Homemade Mexican food helps restaurant grow s owners look toward a new location in Molalla

Aldo Schroeder and his mother Carmen Valasquez opened Chapala Express in Canby just a bit over a year ago and it's doing so well they are considering opening a couple more in Salem and Oregon City. They also plan to have one in their home city of Molalla, probably in another year or so.

But get this, their restaurant might be serving food to people nine hours a day, but they also work full-time jobs. Schroeder at Woodcraft Industries Inc., Valasquez for the State of Oregon.

Schroeder says it's been his life-long dream to open a restaurant. When he was about eight years old, his parents owned a restaurant in the Kelso/Longview area of Washington.

That closed and his family, including his five siblings, moved to Molalla.

CAROL ROSEN - Mike Right, an Aurora Airport business owner, enjoyed his first visit to Chapala Express and plans to return.

His family initially came from the area around Guadalajara. The town is near the biggest lagoon in Mexico called Chapala, hence the restaurant name. They moved from Kelso, Wash., down to Molalla about eight years ago.

Since moving to the states he and his family have become American citizens.

"I wasn't exactly the best kid in the world," he said.

But things were about to change. While attending Molalla High, he began working at McDonald's in Canby. After getting his GED, he started working at Woodcraft Industries where he's worked his way up into a supervisory position.

When he started, a man named Mark Borski took him in hand and became his mentor.

"He taught me leadership and helped me get confidence," Schroeder said.

Through Borski he began to move up the chain, married and had three children and began his favorite hobby, which is giving back to the community. This appears to be another full-time job for Schroeder. Through the Lighthouse Church, where he is in charge of the youth program, he feels he is able to motivate people and to make them and others feel good.

"I'm the kind of person that when people say I can't do something, it makes me prove that I can: as long as I set my mind to it, I do," he said,

"I think because we can give back to the community, it has allowed us (the restaurant) to grow at a fast rate. It's our passion to help and give back," Schroeder said. "There's a lot to do and we enjoy doing it."

Right now he and the restaurant's staff and volunteers are working on a program to pick up garbage, to do yard work for people that don't have the tools or the time and help veterans by doing more things to help, with the proceeds going to a nonprofit local veteran's agency.

"This is something we've been working on to do a couple times a year," he says.

"We don't need piles of money," he said. "We prefer making enough to pay our bills and buy what we need. This enables us to give back more to others."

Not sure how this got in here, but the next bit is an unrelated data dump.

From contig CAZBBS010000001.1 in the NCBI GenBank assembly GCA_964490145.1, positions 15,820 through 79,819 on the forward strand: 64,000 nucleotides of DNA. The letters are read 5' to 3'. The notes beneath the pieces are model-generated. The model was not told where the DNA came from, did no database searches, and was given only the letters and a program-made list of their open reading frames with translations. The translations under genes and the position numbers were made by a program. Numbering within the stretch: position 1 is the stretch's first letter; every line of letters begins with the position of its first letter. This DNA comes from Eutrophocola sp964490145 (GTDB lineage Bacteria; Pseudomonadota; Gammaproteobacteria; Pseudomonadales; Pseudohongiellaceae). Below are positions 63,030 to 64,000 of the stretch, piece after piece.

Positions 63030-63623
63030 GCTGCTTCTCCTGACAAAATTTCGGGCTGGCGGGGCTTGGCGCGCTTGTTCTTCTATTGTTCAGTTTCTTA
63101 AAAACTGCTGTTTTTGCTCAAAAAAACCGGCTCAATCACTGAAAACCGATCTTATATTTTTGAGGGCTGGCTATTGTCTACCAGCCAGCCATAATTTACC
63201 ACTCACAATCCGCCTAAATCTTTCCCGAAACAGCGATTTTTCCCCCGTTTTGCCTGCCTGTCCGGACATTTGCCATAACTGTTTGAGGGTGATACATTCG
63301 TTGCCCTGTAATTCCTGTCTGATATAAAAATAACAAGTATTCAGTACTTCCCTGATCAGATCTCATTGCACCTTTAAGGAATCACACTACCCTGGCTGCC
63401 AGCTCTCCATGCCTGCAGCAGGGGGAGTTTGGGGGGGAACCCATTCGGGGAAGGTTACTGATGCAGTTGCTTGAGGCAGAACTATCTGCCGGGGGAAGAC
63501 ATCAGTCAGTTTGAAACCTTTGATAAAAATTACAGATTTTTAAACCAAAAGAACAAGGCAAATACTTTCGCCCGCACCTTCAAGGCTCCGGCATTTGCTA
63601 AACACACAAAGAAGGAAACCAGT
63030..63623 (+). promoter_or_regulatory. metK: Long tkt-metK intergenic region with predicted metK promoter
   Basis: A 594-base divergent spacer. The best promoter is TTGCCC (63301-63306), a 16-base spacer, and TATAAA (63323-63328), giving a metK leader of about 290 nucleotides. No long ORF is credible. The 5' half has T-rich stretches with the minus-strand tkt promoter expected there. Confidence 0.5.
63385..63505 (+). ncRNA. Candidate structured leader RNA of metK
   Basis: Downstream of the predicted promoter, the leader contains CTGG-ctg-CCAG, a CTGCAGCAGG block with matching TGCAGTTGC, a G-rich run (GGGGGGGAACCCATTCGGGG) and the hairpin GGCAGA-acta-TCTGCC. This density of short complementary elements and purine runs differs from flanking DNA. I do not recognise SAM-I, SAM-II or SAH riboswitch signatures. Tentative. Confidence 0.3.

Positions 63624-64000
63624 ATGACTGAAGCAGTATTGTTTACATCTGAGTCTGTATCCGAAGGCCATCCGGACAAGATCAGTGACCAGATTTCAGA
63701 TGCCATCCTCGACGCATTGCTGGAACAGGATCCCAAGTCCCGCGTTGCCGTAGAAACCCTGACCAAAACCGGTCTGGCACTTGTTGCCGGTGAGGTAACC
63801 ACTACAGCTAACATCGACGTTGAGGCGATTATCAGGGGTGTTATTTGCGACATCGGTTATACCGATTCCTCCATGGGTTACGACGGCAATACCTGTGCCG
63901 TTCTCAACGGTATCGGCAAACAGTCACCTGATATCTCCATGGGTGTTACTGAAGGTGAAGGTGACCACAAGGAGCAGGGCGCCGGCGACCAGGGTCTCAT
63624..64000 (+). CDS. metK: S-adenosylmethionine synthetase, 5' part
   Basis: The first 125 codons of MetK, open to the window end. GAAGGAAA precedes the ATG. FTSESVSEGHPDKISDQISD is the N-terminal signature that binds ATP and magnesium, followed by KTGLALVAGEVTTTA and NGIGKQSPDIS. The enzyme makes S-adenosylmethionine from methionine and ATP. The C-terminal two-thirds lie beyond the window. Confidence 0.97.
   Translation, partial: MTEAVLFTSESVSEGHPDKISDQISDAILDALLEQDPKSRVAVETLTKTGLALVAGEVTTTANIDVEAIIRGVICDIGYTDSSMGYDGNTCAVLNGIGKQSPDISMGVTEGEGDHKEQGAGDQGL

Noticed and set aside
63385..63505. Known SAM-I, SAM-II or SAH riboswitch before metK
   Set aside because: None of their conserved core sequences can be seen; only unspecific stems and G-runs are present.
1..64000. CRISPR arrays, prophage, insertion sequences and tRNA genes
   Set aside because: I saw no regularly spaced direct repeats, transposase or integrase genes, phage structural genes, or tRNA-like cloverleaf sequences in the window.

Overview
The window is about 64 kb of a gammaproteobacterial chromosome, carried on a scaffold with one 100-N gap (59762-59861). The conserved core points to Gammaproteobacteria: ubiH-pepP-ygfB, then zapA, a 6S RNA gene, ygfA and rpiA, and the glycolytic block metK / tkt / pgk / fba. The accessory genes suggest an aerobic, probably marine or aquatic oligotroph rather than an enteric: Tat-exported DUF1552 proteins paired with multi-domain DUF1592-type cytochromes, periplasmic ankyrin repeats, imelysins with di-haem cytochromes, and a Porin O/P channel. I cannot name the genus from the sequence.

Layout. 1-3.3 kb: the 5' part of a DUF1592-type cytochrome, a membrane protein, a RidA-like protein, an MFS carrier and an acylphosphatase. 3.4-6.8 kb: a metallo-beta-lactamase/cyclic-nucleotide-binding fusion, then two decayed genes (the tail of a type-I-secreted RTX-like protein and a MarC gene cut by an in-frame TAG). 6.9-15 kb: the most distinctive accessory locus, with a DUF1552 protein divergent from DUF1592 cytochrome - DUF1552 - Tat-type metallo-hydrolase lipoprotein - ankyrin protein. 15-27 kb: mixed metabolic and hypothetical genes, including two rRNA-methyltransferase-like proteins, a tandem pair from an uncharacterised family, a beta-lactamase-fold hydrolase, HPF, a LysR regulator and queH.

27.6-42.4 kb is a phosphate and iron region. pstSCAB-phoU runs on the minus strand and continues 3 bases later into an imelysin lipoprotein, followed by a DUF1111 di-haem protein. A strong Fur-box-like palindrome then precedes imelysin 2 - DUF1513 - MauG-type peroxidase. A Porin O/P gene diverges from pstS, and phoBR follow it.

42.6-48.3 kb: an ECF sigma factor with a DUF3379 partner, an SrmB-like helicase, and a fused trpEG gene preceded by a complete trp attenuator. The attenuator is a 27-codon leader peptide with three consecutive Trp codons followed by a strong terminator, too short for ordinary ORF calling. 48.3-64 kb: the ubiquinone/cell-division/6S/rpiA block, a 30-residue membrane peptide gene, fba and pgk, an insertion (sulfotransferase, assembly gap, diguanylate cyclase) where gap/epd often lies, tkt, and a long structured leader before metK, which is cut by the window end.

He chose Canby for his first restaurant because he'd spent so much time here as a teen and says he loves the city.

The restaurant's top seller is tacos, on one day this year they sold 1,311 of the tasty treats. Chapala's menu offers 12-tacos with sides of beans and rice and churros.

On Taco Tuesday, Chapala offers $1 tacos. One not-so-secret ingredient that he and his mom insist on is Angus beef for any item requiring beef.

"We focus on the basic Mexican items, he says, tacos, nachos, tortas [Mexican sandwiches], burritos, quesadillas and even platos—plates with meat and beans, rice, tortillas and a drink. It's fast, fresh food," he said.

Almost every item is made in-house daily, even the horchata, a Mexican and Central American drink that Chapala makes from scratch every day.

However, the tortillas are the only item they don't make. These are brought in daily from Woodburn.

Another item that gets a lot of interest is family nachos, which costs $29. This is three pounds of Mexican heaven and serves even a large family, containing a full pound of meat. There's also a regular sized nachos for two people that only costs $7.

All the salsa is homemade and there are three varieties made with bases of tomatillo and chipotle. Mild is called Make Me Laugh, because it has the flavor but very little heat. Make Me Sweat is the medium variety that has more heat, but won't burn your insides. The final flavor is titled Make Me Cry and it's hot, hot, hot!

"We originally thought we would open a restaurant every two years, but now with this one's success we're going to try a couple more," he said, making the Canby store the headquarters. Especially during the school months, when students from nearby Canby High emerge for lunch.

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